As is well known, Aristotelian natural philosophy, and many other systems of natural philosophy since, have relied heavily on teleology and teleological causation. Somehow, the purpose or end of an obj ect can be used to predict and explain what that object does: once you know that the end of an acorn is to become an oak, and a few things about what sorts of circumstances are conducive to the attainment of this end, you can predict a lot about the (...) sprouting of the acorn and the subsequent behaviour of the piece of vegetation that results. Once you know that a rock seeks to move towards the centre of the Earth, you gain some insight into why it falls when released, and why it deforms the carpet or foot that it lands on. Once you know that the rabbit seeks to preserve itself, you can predict it will run from the fox. And so on. There are at least three features of Aristotle’s teleology, and more generally of an Aristotelian frame of mind about teleology, that may induce suspicion. One is that an end can serve as a "cause": as well as the sort of causation we all recognize, efficient causation, there are other forms, one of which is teleological causation. However, this can look less odd if we think of causes as things that figure in "because" answers to "why" questions. Whether or not self-preservation, or the rabbit’s continued existence, or something similar, causes the rabbit to run, the reply "because it seeks to continue in existence" certainly makes sense as an answer, or part of an answer, to a question about why it ran from the fox. (At present we are only. (shrink)
Lewis is famous as a contemporary philosophical system-builder. The most obvious way his philosophy exhibited a system was in its content: Lewis’s metaphysics, for example, provided answers to many metaphysical puzzles in an integrated way, and there are illuminating connections to be drawn between his general metaphysical views and, for example, his various views about the mind and its place in nature.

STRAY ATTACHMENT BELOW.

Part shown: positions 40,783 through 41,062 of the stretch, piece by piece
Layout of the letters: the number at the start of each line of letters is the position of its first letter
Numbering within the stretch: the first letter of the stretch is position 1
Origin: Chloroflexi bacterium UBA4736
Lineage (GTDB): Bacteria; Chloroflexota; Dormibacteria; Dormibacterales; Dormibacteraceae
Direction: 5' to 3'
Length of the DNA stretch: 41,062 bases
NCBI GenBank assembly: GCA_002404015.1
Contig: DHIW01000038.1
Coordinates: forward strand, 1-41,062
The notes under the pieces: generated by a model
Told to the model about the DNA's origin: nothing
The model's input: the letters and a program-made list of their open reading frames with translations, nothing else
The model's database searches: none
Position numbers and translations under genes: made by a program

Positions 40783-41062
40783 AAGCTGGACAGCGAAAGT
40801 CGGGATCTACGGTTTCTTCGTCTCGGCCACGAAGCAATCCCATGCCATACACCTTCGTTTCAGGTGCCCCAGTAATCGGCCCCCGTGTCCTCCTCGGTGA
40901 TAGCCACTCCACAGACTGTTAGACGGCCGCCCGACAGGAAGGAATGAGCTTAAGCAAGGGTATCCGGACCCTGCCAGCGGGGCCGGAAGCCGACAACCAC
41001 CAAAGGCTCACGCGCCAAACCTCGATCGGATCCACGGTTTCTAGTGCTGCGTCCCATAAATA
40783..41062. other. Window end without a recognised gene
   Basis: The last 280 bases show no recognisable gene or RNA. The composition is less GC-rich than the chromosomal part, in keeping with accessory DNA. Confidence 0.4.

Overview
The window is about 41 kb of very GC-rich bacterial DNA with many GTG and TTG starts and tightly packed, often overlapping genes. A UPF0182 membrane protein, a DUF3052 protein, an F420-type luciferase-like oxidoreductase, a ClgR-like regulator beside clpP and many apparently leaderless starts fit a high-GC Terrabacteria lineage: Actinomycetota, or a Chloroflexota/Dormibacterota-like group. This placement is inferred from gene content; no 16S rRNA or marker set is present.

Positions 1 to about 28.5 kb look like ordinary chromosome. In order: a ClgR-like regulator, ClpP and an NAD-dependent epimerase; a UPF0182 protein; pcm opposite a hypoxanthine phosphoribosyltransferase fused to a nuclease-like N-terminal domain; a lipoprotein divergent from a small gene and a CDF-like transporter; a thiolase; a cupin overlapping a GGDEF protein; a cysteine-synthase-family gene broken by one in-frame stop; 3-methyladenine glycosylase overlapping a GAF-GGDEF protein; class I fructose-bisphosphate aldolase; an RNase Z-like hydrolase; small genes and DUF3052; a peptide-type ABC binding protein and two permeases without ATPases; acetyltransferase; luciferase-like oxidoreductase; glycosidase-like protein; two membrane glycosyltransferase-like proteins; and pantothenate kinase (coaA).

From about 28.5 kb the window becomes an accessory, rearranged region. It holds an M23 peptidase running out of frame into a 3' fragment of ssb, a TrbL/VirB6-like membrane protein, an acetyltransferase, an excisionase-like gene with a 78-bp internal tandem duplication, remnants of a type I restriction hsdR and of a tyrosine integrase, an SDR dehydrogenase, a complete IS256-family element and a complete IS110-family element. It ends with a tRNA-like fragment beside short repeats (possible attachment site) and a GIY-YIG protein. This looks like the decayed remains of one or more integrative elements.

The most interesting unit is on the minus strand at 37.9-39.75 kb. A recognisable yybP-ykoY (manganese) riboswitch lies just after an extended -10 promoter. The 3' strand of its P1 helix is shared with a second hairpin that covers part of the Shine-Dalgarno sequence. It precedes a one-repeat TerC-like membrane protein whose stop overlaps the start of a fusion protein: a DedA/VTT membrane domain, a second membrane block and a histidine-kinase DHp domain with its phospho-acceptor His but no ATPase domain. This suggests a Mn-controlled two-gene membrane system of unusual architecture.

An overview of hyperintensionality is provided. Hyperintensional languages have expressions with meanings that are more fine-grained than necessary equivalence. That is, the expressions may necessarily co-apply and yet be distinct in meaning. Adequately accounting for theories cast in hyperintensional languages is important in the philosophy of language; the philosophy of mind; metaphysics; and elsewhere. This entry presents a number of areas in which hyperintensionality is important; a range of approaches to theorising about hyperintensional matters; and a range of debates that (...) attention to hyperintensional constructions has generated. (shrink)
There is a class of fictionalist strategies (the reflexive fictionalisms) which appear to suffer from a common problem: the problem that the entities which are supposedly fictional turn out, by the lights of the fictionalist theory itself, to exist. The appropriate solution is to reject so-called strong fictionalism in each case: that is, to reject the variety of fictionalism which takes appeal to the domain of fictional entities to provide an explanation or analysis of the operators or predicates with which (...) the objects are systematically correlated. (shrink)
Many people want to hold that some theoretical virtues—simplicity, elegance, familiarity or others—are only pragmatic virtues. That is, these features do not give us any more reason to think a theory is true, or close to true, but they justify choosing one theoretical option over another because they are desirable for some other, practical purpose. Using pragmatic virtues in theory choice apparently brings with it a dilemma: if we are deciding what to accept on the basis of considerations that are (...) not truth-conducive, it looks like we should either refrain from believing what we accept, and adopt some sort of instrumentalist attitude to the theories we cherish; or alternatively, we stand charged with engaging in theoretical irrationality in our belief formation. This paper discusses the appropriate response to this dilemma. (shrink)